If you were to ask your staff to describe your office meetings, what words would they use? Boring? Time waster? Stressful? Frustrating?
Meetings don't have to be dreaded events. They can be interesting, energetic gatherings that bring employees together to brainstorm, solve problems, or make important decisions.
In this article, three management experts offer their advice on how to run office meetings that are positive, productive, and rewarding.
Focus on the agenda. "First, you should have a clear-cut agenda," said Adam Bryant, a New York City-based managing director of the leadership development and executive mentoring firm Merryck & Co. Further, it is not enough to just set an agenda and follow it; you also need to take charge of it. "Make sure the discussion items match the amount of time allocated," he advised. "If your agenda has two items on it, there's no need to budget an hour for the meeting, but at the same time, don't try to discuss 10 agenda items in 20 minutes."
Demonstrate the meeting's purpose. State clearly why you are having a meeting. "Having a staff meeting every Wednesday at 2 p.m. because we always have a meeting at that time is not a very good reason," said Neal Hartman, senior lecturer in managerial communication at the MIT Sloan School of Management in Cambridge, Mass. "Sometimes meetings don't need to involve everyone," he said and advised leaders to determine who needs to attend by being clear about the purpose of the meeting and what the group hopes to accomplish before issuing invitations.
Stick to a strict schedule. Demonstrate discipline and show respect for participants' time by starting and ending your office meetings as scheduled, Hartman said. "Do this as a regular practice and develop a reputation for being on time," he said. "And expect the participants to be on time too."
Keep minutes: Different people can sit in the same meeting and walk away with different interpretations of what went on. For that reason, it is important to keep minutes. "Ask participants to review the minutes for accuracy," Hartman said. "Include information about what happened in the meeting: What did we decide on? Who's taking on which tasks? Then follow up to make sure things get done."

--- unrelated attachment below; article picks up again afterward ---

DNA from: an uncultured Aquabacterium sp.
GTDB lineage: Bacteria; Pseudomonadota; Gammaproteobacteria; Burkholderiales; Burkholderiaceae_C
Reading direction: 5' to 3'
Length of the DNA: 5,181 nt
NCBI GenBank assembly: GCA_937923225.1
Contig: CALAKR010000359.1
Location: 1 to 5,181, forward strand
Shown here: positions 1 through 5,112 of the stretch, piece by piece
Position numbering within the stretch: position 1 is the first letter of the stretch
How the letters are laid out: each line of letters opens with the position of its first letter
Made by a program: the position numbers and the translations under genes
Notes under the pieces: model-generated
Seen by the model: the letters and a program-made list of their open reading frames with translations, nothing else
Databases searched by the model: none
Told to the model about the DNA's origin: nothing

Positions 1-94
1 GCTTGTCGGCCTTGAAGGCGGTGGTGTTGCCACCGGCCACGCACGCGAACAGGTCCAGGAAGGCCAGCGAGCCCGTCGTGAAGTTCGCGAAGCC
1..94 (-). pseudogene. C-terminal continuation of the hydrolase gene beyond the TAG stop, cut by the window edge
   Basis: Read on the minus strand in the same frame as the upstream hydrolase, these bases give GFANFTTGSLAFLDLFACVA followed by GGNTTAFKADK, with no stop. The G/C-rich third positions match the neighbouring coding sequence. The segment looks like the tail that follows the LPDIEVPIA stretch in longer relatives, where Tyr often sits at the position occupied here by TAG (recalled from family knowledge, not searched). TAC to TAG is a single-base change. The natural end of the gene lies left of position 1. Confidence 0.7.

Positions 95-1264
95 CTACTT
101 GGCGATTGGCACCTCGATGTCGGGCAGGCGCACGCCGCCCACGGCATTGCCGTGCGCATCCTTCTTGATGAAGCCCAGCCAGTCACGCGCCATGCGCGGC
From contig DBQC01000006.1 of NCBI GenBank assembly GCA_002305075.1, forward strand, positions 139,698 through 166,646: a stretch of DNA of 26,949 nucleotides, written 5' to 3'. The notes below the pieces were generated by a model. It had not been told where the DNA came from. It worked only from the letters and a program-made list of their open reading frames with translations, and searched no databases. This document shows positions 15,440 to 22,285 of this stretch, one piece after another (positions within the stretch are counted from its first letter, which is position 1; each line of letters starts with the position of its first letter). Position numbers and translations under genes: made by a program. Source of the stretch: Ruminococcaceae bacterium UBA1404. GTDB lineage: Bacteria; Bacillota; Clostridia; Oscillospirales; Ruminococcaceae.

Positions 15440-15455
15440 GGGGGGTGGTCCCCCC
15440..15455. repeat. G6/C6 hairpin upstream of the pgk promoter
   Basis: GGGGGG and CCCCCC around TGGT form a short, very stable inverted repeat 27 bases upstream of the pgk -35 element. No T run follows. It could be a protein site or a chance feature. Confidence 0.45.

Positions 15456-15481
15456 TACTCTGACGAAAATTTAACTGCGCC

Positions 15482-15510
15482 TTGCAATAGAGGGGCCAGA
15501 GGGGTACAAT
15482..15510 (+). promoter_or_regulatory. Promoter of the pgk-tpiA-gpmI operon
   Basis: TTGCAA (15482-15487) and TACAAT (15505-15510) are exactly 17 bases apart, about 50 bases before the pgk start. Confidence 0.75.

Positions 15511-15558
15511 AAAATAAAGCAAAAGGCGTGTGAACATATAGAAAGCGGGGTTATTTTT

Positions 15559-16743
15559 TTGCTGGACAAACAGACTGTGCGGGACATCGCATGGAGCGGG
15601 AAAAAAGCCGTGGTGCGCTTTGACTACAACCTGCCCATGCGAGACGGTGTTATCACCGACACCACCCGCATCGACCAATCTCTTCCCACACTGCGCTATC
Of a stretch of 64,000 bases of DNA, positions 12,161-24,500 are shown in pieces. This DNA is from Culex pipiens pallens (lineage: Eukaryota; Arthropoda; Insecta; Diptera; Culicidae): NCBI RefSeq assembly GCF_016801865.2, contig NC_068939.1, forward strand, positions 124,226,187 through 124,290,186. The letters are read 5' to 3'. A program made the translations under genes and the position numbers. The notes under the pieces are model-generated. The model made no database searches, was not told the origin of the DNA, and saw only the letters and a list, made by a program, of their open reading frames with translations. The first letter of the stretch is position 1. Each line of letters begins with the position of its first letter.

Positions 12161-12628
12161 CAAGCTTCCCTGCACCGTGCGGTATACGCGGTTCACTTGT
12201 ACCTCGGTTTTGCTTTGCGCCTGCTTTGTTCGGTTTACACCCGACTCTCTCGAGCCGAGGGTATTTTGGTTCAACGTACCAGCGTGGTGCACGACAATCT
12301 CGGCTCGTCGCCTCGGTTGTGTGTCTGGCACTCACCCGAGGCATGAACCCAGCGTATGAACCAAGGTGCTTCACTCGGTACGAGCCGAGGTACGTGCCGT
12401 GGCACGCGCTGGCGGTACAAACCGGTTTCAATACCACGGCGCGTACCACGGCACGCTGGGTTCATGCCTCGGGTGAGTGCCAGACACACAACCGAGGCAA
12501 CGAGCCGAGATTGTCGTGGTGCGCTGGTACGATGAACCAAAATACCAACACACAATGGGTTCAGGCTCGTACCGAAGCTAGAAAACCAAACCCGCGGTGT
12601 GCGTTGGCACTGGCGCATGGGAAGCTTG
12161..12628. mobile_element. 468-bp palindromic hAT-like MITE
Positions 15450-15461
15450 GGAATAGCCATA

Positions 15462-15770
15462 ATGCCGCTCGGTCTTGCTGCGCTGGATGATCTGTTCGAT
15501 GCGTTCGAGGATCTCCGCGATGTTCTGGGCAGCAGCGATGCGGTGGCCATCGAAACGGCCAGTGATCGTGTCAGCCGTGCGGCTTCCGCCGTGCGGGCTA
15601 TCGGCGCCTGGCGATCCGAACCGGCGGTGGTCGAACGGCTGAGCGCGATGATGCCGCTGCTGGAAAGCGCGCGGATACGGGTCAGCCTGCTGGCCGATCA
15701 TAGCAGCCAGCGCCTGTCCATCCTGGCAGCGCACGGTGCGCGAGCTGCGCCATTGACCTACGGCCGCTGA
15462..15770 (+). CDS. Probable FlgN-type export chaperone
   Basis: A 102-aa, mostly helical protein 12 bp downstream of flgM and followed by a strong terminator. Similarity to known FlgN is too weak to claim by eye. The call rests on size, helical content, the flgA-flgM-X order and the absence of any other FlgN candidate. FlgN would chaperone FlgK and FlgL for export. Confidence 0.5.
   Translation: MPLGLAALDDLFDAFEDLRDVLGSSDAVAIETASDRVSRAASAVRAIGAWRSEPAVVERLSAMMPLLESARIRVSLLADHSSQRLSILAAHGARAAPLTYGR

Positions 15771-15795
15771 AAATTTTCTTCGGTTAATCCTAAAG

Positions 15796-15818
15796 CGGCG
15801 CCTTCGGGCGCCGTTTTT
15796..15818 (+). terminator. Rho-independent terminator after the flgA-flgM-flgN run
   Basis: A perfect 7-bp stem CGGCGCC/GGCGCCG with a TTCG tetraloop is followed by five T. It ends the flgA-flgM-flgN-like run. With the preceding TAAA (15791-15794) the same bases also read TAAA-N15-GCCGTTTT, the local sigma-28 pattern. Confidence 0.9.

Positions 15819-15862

Accountability is key. Sometimes action items left over from past meetings can fall through the cracks if they are not nurtured and attended to. Before office meetings adjourn, "make sure that clear 'next actions' are generated, and accountability is established," said Jim Booth, a certified association executive with 33 years of experience in national and international organization management at FirstPoint Management Resources in Raleigh, N.C. "Assign employees the task of delivering progress reports on specific action items at future meetings; otherwise, important items might be neglected or forgotten," he added.
Be a leader. Leadership means giving all meeting participants a chance to be heard. Inviting everyone to express their opinion enables the meeting to be an actual democracy, and in most cases this is very important, according to Hartman. "Sometimes people want to dominate meetings, while others are shy about speaking up," he said. "It is important to value everyone's experience and contributions from an employee morale perspective." The leader should also set the tone for meetings at the outset, Bryant advised. "It may be the type of meeting where I ask for everybody's opinion, but at the end of the day, the action will be my decision," he said. "Or it may be a consensus meeting, where we decide on issues together."
Consider banning devices. It is a sign of disrespect when participants in meetings are busy with email and texting, and are not paying attention. "Don't allow people to be on their phones or tablets during staff meetings," Hartman said. "Some leaders set up a box for employees to deposit their devices at the start of a meeting and pick them up on the way out."
Experiment with different formats. Office meetings don't have to be the same old drudgery week after week. Rotating moderators from among the staff can keep things interesting and give others a chance to exercise their leadership muscles. Standup meetings are often efficient if they aren't too lengthy. "Standups work best when meetings are less than 20 minutes," Hartman said. "People like these because they get right to the issue, forcing everyone to focus and get through the agenda quickly."
Come together using technology. While face-to-face meetings help create camaraderie and build relationships, they're not always possible when staff can't come together under the same roof. Virtual conference rooms may be an option, Bryant said. "If people are spread from New York to London, Skype or other online meeting platforms will allow participants to see each other while meeting in real time."
Allow a little leeway in the system. At the end of the day, we are all human. Adding some wiggle room to the agenda will create a collegial atmosphere, Booth said. "Personal connections and social time help create teamwork and grease the machine."
Teri Saylor is a freelance writer in Raleigh, N.C. To comment on this article or to suggest an idea for another article, contact Chris Baysden, senior manager for newsletters at the Association of International Certified Professional Accountants.